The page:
But when all is said no one who surveys dispassionately the society in which he lives will seriously question the justice of the charges brought against it, or will regard a recall to "the old Puritanism, without its hardness and narrowness," as anything but wholesome and timely. The old Puritanism had many characteristics, some attractive, some distasteful, and prejudices were not always distinguished from ,principles, but the principles were always there, and they meant that life followed a fixed purpose, not mere opportunism and' drift. Puritanism recognised the value and the funda- mental 'equality of the individual, and was a standing protest against poses and artificialities and' all those false standards which stereotype class distinctions into separatisms fatal to true national unity. The Great War, with all the evil it wrought, did at least for a time put the virtues of austerity and simplicity' in their rightful place. That they were not kept there is a profound misfortune. In countries like Germany, paftly as result Of an economic stress which has put, personal ostentation and display out of the reach of all but a handful, partly as the result, of an inspiration which we so far lack, distinctions springing from differences in income and in what is called Class are markedly less con- spicuous than in this economically happier land and physical culture is taken seriously. In that, if in little else, Germany has the advantage.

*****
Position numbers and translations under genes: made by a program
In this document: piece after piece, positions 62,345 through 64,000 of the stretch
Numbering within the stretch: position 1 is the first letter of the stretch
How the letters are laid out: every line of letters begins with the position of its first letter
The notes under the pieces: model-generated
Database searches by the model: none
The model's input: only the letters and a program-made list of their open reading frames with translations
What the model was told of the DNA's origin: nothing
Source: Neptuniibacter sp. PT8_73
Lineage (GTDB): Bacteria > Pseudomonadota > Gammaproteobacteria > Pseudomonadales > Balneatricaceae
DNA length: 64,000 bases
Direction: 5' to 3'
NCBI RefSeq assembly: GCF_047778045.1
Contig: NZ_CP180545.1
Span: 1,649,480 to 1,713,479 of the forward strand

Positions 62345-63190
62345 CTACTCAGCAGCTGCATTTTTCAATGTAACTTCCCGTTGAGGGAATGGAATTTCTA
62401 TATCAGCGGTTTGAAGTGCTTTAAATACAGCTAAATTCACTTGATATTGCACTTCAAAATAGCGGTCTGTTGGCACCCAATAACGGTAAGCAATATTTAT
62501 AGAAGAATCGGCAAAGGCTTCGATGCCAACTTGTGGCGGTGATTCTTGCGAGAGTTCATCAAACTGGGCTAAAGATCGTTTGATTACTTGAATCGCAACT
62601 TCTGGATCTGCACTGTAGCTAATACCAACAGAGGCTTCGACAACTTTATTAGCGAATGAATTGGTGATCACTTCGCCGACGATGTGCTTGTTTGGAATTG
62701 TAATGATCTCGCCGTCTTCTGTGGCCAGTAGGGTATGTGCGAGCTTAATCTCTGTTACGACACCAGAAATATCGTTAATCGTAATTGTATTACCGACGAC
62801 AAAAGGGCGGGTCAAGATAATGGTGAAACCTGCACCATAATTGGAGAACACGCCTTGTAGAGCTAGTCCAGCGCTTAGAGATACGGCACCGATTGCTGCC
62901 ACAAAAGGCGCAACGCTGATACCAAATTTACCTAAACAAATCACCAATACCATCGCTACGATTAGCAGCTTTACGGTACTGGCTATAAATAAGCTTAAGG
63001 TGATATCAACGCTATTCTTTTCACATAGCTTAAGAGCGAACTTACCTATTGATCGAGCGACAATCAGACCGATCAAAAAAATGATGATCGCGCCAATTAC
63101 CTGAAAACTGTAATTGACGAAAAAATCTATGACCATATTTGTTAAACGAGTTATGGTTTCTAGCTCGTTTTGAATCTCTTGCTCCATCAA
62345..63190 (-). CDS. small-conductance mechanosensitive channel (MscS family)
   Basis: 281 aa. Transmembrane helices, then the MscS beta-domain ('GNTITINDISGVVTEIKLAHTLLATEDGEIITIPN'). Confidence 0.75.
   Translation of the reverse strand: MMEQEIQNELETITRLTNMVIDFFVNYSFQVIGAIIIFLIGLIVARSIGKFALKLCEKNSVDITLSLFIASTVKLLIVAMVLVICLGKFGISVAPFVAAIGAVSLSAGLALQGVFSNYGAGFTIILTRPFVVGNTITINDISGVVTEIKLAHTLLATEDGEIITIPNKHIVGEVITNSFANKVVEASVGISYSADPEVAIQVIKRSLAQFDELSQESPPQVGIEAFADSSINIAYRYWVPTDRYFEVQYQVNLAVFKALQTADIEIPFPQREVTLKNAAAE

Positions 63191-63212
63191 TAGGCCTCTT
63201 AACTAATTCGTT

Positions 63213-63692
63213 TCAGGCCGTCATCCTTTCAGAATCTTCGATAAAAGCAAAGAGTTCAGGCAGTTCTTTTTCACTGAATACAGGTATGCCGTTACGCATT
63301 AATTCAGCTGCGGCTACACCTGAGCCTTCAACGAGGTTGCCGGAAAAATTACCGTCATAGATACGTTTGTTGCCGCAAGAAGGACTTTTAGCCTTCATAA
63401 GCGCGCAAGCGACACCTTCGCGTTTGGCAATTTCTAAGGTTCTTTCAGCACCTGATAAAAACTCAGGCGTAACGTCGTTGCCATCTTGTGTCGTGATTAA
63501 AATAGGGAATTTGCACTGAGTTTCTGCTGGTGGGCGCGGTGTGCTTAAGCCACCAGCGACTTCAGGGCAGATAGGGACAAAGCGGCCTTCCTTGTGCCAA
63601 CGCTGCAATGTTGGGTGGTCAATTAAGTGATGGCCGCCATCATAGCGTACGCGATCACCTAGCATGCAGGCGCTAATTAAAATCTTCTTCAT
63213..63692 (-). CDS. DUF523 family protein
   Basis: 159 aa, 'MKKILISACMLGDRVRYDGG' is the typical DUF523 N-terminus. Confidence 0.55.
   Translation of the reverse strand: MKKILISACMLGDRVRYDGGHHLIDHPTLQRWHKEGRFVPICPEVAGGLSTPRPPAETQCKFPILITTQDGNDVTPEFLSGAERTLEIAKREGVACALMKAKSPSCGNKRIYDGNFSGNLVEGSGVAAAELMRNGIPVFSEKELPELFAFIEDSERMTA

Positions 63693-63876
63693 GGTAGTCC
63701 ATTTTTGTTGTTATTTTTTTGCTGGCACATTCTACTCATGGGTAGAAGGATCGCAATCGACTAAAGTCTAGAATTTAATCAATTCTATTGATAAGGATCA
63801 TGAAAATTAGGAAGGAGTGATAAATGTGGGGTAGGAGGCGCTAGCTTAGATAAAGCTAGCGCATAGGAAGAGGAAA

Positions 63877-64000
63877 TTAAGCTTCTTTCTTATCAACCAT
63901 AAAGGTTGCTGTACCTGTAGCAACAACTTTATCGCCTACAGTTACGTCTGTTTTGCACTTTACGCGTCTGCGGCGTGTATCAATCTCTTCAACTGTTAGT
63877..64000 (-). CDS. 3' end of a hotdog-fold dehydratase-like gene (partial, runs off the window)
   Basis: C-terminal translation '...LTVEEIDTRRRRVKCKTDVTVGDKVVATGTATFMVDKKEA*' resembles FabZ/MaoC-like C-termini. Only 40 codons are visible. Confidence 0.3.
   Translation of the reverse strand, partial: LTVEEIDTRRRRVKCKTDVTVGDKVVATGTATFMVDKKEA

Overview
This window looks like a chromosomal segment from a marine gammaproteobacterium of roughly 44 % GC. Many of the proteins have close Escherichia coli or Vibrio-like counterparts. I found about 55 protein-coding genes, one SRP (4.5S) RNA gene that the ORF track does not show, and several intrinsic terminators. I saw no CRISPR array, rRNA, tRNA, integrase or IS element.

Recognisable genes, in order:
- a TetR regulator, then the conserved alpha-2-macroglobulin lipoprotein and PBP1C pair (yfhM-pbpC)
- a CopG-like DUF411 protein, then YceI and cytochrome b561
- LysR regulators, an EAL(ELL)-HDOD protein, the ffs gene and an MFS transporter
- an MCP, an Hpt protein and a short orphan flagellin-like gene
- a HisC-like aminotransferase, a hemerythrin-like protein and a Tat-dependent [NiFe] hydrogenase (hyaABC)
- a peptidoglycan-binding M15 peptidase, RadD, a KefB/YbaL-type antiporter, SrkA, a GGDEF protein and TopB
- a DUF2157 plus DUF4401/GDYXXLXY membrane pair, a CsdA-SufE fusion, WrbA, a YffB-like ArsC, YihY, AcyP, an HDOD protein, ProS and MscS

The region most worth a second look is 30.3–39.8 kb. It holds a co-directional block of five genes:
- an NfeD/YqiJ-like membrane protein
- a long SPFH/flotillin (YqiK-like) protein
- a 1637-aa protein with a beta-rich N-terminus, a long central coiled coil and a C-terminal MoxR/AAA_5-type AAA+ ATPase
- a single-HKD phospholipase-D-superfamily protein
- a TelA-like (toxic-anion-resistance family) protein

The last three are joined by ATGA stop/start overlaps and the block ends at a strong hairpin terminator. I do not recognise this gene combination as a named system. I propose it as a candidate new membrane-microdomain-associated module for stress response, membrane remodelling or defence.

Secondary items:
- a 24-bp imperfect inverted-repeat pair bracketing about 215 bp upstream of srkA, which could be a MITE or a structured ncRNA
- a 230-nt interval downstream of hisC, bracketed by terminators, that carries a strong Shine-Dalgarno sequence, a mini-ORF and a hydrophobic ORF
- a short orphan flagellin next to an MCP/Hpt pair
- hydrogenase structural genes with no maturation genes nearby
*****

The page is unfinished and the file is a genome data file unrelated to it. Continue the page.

Puritanism historically .was a religious movement, and if the nation is to respond to a recall to religion today one of the results must inevitably be a return to the old puritan virtues of simplicity and sincerity and self-denial. But the cultivation of those virtues may make its appeal, as the highest form of national service, to thousands whom the, recall to religion finds deaf. They recognise that, , in an ideal national life,, no section of the people would lack adequate physical sustenance or the means of adequate mental development, and no section wOuld use its wealth to create barriers between itself and other Sections less fortunate. Thinks to our social services, paid for in large meanie by the taxation of the rich, the distance between the extremes of wealth and poverty is being diminished But an empty and pernicious luxury, marked inter alia by rivalries in the elaboration of entertainment, and the elevation of drinking from a social habit into a kind of ritual, and the unwholesome development of night life in great cities, is Still far too prevalent for the national health. The tendency to value then more for what they have than for what they are is not dead. Wealth counts for more, in wide circles, than intellect, and hospitality becom bane when it is marked by a lavishness which few of its recipients can, or desire to, equal. If a return to the old Puritanism means a revolt against all that, the sooner we go back to it the better. The qualification "without its hardness and narrowness" is superfluous. There is less danger of censoriousness than of laxity today. Discipline of body and cultivation of mind are both religious and national duties, and the nation, though it may easily overlook them, will not if challenged deny them their place. The Archbishop of Canterbury might do much worse than make his recall to religion a recall to Puritanism.